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XML vs. Serialization
January 18, 2008 3:35 PM   Subscribe

For database usage, is it better to store data in XML or serialized format? In particular, PHP serialization.

PHP serializing has this length attribute that makes manually typing out an entry a pain, but maybe that makes it render quicker than XML parsing? Are there any other features down the road that might be affected?
posted by destro to Computers & Internet (10 answers total)
 
Really need more info on what you're doing here to answer this. Why use an XML or Serialized format instead of SQL tables?
posted by bitdamaged at 3:44 PM on January 18, 2008


It's for small amounts of data that wouldn't make it worthwhile to create a separate database table for.
posted by destro at 3:50 PM on January 18, 2008


I'm no expert, but my first thought would be that serialized might be a little faster as an xml parser is probably a lot more robust than unserialize() However XML will be much more portable. Also, xml is probably a much less fluid standard than serialization in php which can change from version to version, possibly making old data incompatible.

Also, xml is much more readable than seriaized data, in case you need to snoop into your data-files to debug.

Personally, I'd go with xml. SQL before that. Or what about sqlite if you don't have a db server?
posted by JRGould at 3:53 PM on January 18, 2008


Well, there are a few different variables here that you need to consider and prematurely optimizing for one might hurt you in other places. One variable is the speed to serialize and de-serialize the data. Another is stability of the serialized format. Another still is how easy it is to work with the serialized form (how easy to create/parse/update/etc.)

In a sense XML is a serialized form (that has a lot of language neutral documentation and tools). The advantages of it is that it is absolutely stable and support for parsing and creating XML 1.0 documents will probably not disappear for a long time. Its also probably more work since you are the one writing code to create and then parse the documents back into PHP data structures.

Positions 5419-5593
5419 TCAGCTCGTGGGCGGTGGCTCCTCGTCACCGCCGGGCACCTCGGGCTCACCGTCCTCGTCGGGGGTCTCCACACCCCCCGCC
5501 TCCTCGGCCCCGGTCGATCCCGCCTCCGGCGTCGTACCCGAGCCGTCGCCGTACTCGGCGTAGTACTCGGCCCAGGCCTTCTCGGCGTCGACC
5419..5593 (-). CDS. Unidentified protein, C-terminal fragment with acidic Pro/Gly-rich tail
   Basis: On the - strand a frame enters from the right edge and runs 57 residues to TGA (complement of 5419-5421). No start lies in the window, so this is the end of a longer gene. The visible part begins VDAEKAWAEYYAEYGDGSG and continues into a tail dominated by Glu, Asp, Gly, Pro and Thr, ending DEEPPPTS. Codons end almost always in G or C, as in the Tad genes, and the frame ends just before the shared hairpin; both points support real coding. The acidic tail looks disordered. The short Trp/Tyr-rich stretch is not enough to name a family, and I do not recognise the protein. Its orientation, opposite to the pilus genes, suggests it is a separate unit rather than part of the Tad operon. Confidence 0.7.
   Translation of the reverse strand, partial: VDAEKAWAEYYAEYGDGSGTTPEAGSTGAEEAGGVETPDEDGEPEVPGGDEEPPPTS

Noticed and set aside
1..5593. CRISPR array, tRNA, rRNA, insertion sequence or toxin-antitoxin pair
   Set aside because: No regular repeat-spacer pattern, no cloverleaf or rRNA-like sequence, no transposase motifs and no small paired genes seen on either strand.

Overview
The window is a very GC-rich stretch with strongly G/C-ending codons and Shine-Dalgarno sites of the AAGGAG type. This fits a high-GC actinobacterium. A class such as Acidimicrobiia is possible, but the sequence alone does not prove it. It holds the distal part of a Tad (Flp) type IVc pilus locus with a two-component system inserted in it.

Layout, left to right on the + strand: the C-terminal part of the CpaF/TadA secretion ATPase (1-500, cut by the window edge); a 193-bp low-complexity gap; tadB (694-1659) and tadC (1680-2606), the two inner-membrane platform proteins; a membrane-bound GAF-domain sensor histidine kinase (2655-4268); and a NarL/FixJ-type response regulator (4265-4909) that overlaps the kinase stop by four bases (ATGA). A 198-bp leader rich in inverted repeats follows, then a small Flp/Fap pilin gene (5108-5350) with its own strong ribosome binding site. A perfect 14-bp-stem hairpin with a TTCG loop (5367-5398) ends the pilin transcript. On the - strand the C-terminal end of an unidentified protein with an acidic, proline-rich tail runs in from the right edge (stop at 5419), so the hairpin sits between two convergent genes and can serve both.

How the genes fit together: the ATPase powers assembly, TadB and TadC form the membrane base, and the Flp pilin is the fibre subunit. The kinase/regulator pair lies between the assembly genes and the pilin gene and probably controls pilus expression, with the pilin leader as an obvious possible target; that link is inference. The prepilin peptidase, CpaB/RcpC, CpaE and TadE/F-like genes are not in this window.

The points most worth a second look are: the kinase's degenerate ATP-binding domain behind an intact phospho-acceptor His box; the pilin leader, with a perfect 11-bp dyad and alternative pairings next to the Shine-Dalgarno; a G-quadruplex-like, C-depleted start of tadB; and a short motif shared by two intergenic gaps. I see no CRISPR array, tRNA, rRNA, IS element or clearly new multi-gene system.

Using a platform's serialization capability, like PHP or Java's or .Net's means that you are much more reliant on them keeping the format stable over time. It would suck a lot to upgrade your platform and find out that the serialization format has changed.

As for what is faster...only good benchmarks with your data can tell you for sure. XML parsing has come a long way since it's inception.
posted by mmascolino at 4:00 PM on January 18, 2008


If you use the DOM library (http://us3.php.net/dom) to build your XML document before storing it, it will be perfectly conformant and can be used without much effort in other processing pipelines.

If the data will only be read by other PHP applications running in the same environment there's no reason to incur the overhead of XML generation. The native serialized format will work fine. This is likely to offer better performance because there's less parsing, but there are a number of variables in that equation and YMMV.

I have learned to avoid the halfway solution: generating XML by appending strings (i.e. $string = '' . $value . '';, etc.). Whenever I have done this, no matter how strict I am about making sure everything is properly encoded and sanitized, I still find myself getting stung by odd character-encoding edge cases. Very often they are "invisible" characters that are difficult to track down. Fixing those bugs is a bad way to spend your time.
posted by ftrain at 4:01 PM on January 18, 2008


There are so many answers to your question... it really depends on your needs. Sometimes you want fast development speed, sometimes fast performance, sometimes low memory overhead, sometimes scalability, sometimes flexibility, etc...

I'd say think about the needs and go with a persistence strategy / solution that matches those needs.
posted by brandnew at 4:35 PM on January 18, 2008


You could do a lot of math to figure out which one is actually faster, but my take on it is this:

If you need some human-readable data, use SQL (be more creative with your data model). If you need speed and don't need to run queries on the data very often, use serialization.

I'm sure they exist, but I'm having a hard time coming up with the usecase for using XML that doesn't involve a need to export the XML somewhere else.

Note that "serialization" could involve something far less complicated and more stable than PHP's internal method. For example, if you are trying to store a list of integers, you could just "serialize" them into a comma-separated list. It all depends on how complicated, varied, and predictable the data is going to be.
posted by toomuchpete at 4:42 PM on January 18, 2008


XML. Databases such as Oracle and (soon) PostgreSQL have an XML column type. They also have built in support for such cool things as using XPath inside an SQL statement. Try doing that with the PHP serialized format.
posted by sbutler at 7:13 PM on January 18, 2008


XML it is. Sounds like I just need to put in the extra effort to use the built in PHP XML parsers and constructors to keep in uniform and bug free.
posted by destro at 8:17 AM on January 19, 2008


JSON is another valid option that seems to be supported natively by PHP 5.2.
posted by syzygy at 10:33 AM on January 19, 2008


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